San Francisco, California

2 November 2005

On “Images of El Salvador carnage reprised in light of Iraq war”

Indeed, photojournalism of Iraq like that shown in the exhibit is hard to find, but it does exist. I found this site while looking for reference material for a painting I’m making: http://dahrjamailiraq.com. The pictures are small, but plentiful, and of areas completely untouched by anyone else I’ve found. Every example of US repression can be found in photo form on this web site. To show the cost of the war on the populace, particularly after Fallujah, he has documented some of the most brutal displays of force; the worst of these galleries have very true warnings about viewing their content. In addition, there are also many, many galleries dealing with daily life, such as home invasions, crumbled infrastructure, and the farcical political process.


28 October 2005

On “Power outages, gas lines, hunger fuel Floridians’ anger after Hurricane Wilma”

As Bob Dylan put it, “The pump don’t work, cause the vandals stole the handles.” Still all too pertinent these many years later, more so. Government should be a Function, not an object or a being. If it does not function it should be replaced. At least the Vandals should be swept from the machinery, the handles replaced, and the work done for the people, by the people. Thanks for a great article.


Pie Town, New Mexico

28 October 2005

On “US passports to contain remotely readable computer chips”

Great article Mr. Ingram. I was surprised that you didn’t mention that these chips are already being placed in the entry permits of US visas placed in foreign passports. I was actually with a friend when one of these things was put in his passport at the border. I was unaware, until now, of the many serious repercussions of all of this. Thanks!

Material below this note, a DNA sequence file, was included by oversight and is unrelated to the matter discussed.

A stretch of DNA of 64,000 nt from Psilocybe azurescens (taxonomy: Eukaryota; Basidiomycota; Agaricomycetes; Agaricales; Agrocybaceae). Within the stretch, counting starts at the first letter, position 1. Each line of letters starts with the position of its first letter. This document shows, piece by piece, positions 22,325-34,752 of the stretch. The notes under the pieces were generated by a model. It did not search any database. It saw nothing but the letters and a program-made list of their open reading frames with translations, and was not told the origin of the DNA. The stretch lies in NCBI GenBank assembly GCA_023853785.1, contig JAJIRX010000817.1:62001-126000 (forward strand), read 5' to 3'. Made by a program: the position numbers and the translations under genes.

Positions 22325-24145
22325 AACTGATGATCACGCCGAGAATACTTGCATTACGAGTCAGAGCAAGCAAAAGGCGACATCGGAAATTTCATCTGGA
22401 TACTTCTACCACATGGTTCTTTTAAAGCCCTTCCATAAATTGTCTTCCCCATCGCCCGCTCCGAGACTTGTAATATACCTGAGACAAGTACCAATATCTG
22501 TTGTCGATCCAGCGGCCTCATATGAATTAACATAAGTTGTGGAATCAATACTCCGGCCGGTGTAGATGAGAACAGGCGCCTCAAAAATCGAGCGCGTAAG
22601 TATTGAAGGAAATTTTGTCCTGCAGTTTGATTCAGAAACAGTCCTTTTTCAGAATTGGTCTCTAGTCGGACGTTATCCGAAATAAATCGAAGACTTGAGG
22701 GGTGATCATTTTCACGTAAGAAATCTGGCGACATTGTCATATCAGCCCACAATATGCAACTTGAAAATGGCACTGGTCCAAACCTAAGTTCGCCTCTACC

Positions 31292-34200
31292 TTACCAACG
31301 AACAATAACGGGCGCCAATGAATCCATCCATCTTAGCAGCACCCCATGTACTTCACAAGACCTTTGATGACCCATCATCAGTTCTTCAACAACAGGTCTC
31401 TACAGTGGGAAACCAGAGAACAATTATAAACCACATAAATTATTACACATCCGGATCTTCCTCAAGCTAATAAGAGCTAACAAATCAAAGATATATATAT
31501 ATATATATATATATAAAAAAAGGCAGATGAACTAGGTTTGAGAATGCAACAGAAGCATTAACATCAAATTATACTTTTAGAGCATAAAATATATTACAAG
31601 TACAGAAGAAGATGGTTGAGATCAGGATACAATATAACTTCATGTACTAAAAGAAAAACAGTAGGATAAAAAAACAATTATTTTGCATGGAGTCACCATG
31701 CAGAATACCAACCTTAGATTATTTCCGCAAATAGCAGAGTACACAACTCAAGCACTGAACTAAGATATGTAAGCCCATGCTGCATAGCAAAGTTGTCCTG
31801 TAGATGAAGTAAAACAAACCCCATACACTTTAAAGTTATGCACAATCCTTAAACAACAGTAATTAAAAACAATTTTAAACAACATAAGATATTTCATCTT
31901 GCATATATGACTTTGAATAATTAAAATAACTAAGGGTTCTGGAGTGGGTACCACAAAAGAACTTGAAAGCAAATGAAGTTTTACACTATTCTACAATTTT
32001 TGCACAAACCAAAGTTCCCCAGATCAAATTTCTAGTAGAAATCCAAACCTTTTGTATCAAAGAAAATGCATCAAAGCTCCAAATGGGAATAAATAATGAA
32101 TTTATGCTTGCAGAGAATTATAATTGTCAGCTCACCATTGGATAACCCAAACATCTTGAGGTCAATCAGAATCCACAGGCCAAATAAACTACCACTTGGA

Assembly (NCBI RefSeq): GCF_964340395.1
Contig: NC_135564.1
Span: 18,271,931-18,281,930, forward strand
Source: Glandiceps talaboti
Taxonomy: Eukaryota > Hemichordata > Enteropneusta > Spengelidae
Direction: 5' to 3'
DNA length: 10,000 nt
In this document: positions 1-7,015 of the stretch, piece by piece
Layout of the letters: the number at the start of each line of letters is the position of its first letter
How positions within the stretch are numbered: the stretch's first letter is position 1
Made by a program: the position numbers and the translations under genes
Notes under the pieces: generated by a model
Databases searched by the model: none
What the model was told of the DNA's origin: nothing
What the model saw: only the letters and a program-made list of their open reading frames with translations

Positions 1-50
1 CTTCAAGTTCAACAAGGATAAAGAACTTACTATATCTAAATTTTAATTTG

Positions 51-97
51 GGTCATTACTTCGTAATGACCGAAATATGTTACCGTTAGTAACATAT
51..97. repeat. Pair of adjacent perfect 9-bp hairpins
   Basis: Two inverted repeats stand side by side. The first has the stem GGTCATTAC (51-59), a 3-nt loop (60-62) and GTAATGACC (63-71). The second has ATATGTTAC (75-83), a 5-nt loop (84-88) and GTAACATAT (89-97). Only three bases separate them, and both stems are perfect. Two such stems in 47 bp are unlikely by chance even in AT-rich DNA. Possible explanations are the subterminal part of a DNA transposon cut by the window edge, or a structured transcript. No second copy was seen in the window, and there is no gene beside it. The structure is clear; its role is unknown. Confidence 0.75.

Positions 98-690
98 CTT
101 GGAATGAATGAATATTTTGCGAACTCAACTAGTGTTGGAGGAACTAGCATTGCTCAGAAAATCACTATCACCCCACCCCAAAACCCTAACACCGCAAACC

29 October 2005

On “India: Advani resigns as BJP president amid party crisis”

In order to befool the masses, the capitalist system requires a pseudo-alternative. The Congress came back from the dumps, so can the BJP on an anti-government plank. It is clear that Hindutva alone cannot bring the BJP to power, hence the need for the clever subterfuge during the Pakistan visit. The disarray in the BJP camp needs to be studied closely.


Udaipur, India

30 October 2005

On “Fire kills at least 11 at Amsterdam airport detention centre”

Very good and complete article. I have been working as a nurse in the justice system for years, and I have seen circumstances worsening, not only for people without papers, but also for the Dutch. For years legal asylum seekers have been housed in a terribly dangerous way to chase them away. Medical care was insufficient, I once just saved a raped Sudanese young women from dying of untreated AIDS. This government doesn’t care if young bright people commit suicide because they are afraid to be deported. Everything that is being said by politicians is hypocrisy and lies. It is time the rest of the word sees the true face of prosperity.


Amsterdam, Netherlands

31 October 2005

On “Strengths and weaknesses of Asian cinema”

I am so glad someone told the story of what the Chinese workers, in particular the textile workers, have to go through. How rapidly have the textile industries throughout the world shut down and moved to China for those pitiful intolerable wages and conditions. The only answer to international capital and its rapid ability to destroy industries in any given nation and the lives of workers is for international workers to unite and remove the element crucial to the transnational companies—labour. I hope this film makes it to Australia, if not in the popular or ‘independent’ cinemas, then at least on DVD. What an important film to make! Thank you for highlighting and discussing it.



Brisbane, Australia

1 November 2005

On “‘Strange Fruit’: the story of a song”

Beautifully well written article. I heard the song for the first time Sunday as performed by Nina Simone. Moving beyond words.


1 November 2005